Metalworking (rec.crafts.metalworking) Discuss various aspects of working with metal, such as machining, welding, metal joining, screwing, casting, hardening/tempering, blacksmithing/forging, spinning and hammer work, sheet metal work.

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  #11   Report Post  
Old May 19th 05, 10:27 PM
~Roy~
 
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Its not a Yankee screwdriver its a Push Drill made by Yankee..........
Works similar to the screwdriver but is designed for drill bits. How
many do you want, I probably have about 6 or so of em in the shop
drawer unused for many many years......most are still heavily chrome
plated on brass........ with a steel shank


On Thu, 19 May 2005 11:10:04 -0700, Grant Erwin
wrote:

===This is another one from my neighbor's basement. It looks pretty much like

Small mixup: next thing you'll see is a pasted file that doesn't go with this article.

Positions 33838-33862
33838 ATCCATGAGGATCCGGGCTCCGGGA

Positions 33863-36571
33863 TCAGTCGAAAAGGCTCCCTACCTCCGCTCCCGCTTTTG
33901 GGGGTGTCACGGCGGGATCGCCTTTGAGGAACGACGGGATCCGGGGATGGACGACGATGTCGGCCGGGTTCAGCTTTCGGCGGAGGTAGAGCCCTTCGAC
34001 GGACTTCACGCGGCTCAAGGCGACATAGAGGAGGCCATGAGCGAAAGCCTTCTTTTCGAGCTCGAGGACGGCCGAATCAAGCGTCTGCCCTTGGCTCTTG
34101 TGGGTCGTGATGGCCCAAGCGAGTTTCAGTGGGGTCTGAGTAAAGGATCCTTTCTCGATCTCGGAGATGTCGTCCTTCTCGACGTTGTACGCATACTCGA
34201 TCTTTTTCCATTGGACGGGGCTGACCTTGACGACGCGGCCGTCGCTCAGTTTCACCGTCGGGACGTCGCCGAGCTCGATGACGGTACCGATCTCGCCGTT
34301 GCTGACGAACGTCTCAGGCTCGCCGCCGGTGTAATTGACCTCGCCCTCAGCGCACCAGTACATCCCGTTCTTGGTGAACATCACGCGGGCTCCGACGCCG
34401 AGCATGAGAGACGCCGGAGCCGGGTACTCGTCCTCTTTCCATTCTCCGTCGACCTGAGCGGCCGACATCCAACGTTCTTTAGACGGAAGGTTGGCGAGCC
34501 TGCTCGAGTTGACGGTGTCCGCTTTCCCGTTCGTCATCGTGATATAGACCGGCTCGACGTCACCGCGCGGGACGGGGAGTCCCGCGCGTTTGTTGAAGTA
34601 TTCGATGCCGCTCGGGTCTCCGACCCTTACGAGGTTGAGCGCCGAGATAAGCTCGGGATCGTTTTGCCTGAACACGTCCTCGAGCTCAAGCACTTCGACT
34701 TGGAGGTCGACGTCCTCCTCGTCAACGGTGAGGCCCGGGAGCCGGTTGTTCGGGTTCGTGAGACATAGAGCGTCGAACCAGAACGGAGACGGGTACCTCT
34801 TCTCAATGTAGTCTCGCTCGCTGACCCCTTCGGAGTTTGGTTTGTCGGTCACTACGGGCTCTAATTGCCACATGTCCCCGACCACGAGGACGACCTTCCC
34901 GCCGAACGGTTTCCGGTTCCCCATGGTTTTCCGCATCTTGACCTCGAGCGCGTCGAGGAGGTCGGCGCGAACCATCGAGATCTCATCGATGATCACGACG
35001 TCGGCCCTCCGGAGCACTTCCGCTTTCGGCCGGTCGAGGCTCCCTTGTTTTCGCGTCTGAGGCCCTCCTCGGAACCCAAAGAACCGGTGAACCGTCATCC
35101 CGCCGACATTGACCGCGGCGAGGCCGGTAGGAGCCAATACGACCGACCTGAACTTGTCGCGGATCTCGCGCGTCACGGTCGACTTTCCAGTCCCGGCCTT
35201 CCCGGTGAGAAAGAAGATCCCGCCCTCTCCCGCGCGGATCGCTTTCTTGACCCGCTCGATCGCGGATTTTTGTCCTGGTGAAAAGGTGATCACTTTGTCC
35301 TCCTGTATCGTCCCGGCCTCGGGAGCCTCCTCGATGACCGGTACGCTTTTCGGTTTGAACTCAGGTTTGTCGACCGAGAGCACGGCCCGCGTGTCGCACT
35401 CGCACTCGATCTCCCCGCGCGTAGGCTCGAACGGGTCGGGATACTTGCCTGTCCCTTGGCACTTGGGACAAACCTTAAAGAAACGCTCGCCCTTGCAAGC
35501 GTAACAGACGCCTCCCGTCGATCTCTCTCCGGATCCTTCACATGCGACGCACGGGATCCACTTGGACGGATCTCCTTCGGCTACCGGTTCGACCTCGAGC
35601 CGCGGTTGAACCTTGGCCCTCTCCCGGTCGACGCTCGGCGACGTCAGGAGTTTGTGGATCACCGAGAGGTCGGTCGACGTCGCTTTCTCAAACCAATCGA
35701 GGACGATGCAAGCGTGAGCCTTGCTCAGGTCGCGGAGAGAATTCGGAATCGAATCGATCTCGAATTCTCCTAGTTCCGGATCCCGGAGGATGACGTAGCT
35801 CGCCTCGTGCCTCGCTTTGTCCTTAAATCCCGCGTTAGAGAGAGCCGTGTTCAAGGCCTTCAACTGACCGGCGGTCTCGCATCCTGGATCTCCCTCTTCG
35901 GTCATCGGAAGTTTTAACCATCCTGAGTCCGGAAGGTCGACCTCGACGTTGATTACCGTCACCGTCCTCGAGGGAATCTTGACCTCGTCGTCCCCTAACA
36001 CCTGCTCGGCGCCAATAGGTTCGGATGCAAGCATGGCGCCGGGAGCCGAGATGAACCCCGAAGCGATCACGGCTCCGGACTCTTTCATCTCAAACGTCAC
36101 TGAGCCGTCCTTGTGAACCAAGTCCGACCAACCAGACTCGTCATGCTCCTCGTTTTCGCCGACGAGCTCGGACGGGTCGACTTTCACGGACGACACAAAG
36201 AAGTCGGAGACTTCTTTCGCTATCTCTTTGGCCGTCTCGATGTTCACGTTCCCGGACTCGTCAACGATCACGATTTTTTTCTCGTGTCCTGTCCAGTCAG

===a screwdriver, except the shank is tubular, about 3/8" OD, with a quick
===disconnect chuck on the end. The end of the handle screws off to reveal a
===bunch of bits. These are not screwdriver bits. They are like drill bits but
===they aren't twist drills. From the end they look quite a bit like a twist
===drill but only the end has helical relief. On the sides are two straight
===flutes, no spiral at all. The tool is self-twisting, i.e. when you push it
===into the work it twists. The only lettering says "YANKEE".
===
===Anyone know what this tool is, and what craft uses it? The bit sizes range
===from about 1/16" to about 3/16".
===
===GWE



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  #12   Report Post  
Old May 19th 05, 10:39 PM
Grant Erwin
 
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Grant Erwin wrote:

This is another one from my neighbor's basement. It looks pretty much like
a screwdriver, except the shank is tubular, about 3/8" OD, with a quick
disconnect chuck on the end. The end of the handle screws off to reveal a
bunch of bits. These are not screwdriver bits. They are like drill bits but
they aren't twist drills. From the end they look quite a bit like a twist
drill but only the end has helical relief. On the sides are two straight
flutes, no spiral at all. The tool is self-twisting, i.e. when you push it